“What I love about this music is that it has the capacity to carry the message of empathy.” – Stefon Harris
Despite countless references to its oppressive regime, Cuba is home to some of the most engaging Jazz artists in the world today. Afro-Cuban Jazz is a cornerstone in the art form, which continues to enrich the Jazz Diaspora—especially with its distinctive rhythmic patterns and temporal organization. On this unusually warm November evening, patrons of the CSO were treated to the dynamic, yet contrasting sounds of Gonzalo Rubalcaba and Ninety Miles.
Gonzalo Rubalcaba was born into a musical family steeped in the tradition of the Cuba’s artistic past. As a child he was exposed to the nuances of American Jazz, despite having a primarily formal classical background. He is a two-time Latin Grammy winner who has worked with the likes of Dizzy Gillespie, Chick Corea, Herbie Hancock and Joe Lovano. However, on this evening, Rubalcaba chose to stay closer to his classical roots. Although unconfirmed, it seemed as though he played primarily original pieces that bathed the audience in its virtuosity. This was highly technical, slightly disjointed, beautiful concert pianism, which had the capacity to motivate or completely obliterate the less inclined. With each run, triplet or soft melodic interlude, it was clear Rubalcaba is an artistic giant whose musical capacities stem further than one could ever imagine. His compositions were lessons in rhythmic complexity, elegance, sophistication and duality. His genius was clearly on display. This left some people feeling a little displaced, creating a disconnection during large portions of his performance. Without a doubt, Gonzalo Rubalcaba is a musical talent, but he did little to warm up the crowd.
On the other hand, Ninety Miles brought the passion and fire synonymous with Afro-Cuban Jazz. Originally, Ninety Miles was comprised of group members Stefon Harris on vibes and marimba, David Sanchez on tenor saxophone and Christian Scott on trumpet. It would seem that Christian Scott has been replaced with the equally brilliant Nicholas Payton. Early into the set, Stefon Harris riveted the audience with his seismic playing; striking each bar with precision and grace. The rhythm section was comprised of Ricardo Rodriguez on bass, Edward Simon on piano, drummer Henry Cole and auxiliary percussionist Mauricio Herrera. This group was incredibly balanced with their compositions. There was an element of control during their sets, which made for an even more engaging experience. The opening song called “The Music of Cuba” began with a percussive solo, complete with ritualized vocals. David Sanchez plays a softer tenor; not the Goliath rumblings the likes of Sonny Rollins. When playing, it seemed as though Sanchez was dancing with his saxophone. His energy and sheer enthusiasm was infectious. Edward Simon was a steady hand in the group. His scintillating imperfections on piano were captivating. He was careful not to compete with the ebb and flow of the group, while adding his distinctive flavor to the conversation. Nicholas Payton demonstrated his improvisational skills in their purest form. The shape, the bend, the wail and scream of his trumpet pierced the air, leaving the audience begging for more. During the open moments of the song, “City Sunrise”, Ricardo Rodriguez strummed effortlessly during an engaging solo, with Mauricio Herrera adding accentuating tropes to mix. After such an intense encounter, it was no surprise that the audience demanded an encore set. As James Fahey, director of programming at the CSO stated, “This is a legal trip to Cuba”.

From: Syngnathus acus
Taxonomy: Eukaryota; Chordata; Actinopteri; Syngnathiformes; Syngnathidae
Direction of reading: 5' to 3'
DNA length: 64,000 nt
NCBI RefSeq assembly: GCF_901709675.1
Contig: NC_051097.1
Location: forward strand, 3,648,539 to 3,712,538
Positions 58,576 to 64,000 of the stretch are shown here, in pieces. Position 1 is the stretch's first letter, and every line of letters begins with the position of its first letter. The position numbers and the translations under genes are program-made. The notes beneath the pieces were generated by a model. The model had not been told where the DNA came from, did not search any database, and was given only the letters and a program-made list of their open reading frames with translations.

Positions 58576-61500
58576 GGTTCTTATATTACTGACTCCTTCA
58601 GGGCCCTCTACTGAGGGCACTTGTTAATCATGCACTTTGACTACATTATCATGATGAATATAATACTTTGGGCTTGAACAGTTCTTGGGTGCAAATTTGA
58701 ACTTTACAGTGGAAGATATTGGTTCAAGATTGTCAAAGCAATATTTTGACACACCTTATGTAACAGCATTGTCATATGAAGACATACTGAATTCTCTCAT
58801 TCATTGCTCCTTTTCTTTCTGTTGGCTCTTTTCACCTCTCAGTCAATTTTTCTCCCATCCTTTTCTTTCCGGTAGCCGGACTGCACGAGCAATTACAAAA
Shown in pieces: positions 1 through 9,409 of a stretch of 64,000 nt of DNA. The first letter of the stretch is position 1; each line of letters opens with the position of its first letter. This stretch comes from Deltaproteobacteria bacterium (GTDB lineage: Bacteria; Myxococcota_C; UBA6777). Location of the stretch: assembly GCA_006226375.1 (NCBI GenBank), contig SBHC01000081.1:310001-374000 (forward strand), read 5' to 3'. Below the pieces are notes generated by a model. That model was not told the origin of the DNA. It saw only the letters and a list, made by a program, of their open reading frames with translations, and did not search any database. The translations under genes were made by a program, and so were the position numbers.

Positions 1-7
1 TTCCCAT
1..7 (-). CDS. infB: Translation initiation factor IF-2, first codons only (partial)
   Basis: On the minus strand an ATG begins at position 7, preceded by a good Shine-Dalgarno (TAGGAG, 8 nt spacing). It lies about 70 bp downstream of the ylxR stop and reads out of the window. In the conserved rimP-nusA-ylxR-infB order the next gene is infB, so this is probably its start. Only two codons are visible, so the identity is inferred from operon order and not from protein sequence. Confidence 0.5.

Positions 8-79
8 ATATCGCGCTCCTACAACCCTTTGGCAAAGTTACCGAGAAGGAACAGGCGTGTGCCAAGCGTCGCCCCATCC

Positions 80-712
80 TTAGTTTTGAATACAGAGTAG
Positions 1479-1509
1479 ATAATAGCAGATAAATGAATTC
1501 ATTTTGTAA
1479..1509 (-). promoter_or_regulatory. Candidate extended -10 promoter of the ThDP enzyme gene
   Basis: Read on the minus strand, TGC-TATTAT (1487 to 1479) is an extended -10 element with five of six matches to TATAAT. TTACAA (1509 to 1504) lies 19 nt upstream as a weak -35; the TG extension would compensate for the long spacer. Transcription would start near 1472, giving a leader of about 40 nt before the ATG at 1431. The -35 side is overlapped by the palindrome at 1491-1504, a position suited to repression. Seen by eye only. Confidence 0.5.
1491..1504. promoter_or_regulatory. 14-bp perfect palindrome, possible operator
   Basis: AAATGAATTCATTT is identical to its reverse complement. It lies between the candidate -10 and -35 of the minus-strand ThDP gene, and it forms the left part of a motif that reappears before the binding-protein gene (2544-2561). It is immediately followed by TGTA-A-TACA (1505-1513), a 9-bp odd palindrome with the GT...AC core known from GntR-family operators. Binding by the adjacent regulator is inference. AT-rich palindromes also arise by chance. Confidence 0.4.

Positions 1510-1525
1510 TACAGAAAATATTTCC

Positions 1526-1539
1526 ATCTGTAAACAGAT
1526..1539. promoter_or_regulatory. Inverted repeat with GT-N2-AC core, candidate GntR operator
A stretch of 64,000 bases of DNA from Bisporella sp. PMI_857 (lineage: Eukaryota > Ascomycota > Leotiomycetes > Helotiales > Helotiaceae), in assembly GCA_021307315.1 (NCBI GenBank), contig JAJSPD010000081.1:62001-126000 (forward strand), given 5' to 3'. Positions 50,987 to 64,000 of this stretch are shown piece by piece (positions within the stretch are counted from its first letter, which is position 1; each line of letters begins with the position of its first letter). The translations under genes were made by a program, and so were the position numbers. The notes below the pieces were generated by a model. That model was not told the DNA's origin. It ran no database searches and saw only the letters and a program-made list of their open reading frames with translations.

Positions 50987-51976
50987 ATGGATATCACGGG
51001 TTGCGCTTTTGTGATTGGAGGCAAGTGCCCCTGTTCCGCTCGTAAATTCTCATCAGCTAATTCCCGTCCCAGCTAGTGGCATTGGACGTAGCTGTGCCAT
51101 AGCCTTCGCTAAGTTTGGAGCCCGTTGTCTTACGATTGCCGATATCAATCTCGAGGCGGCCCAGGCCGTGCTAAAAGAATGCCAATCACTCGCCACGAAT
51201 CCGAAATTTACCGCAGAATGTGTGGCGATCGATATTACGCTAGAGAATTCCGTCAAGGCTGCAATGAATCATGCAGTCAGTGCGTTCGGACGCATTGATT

by: Mark A. Moore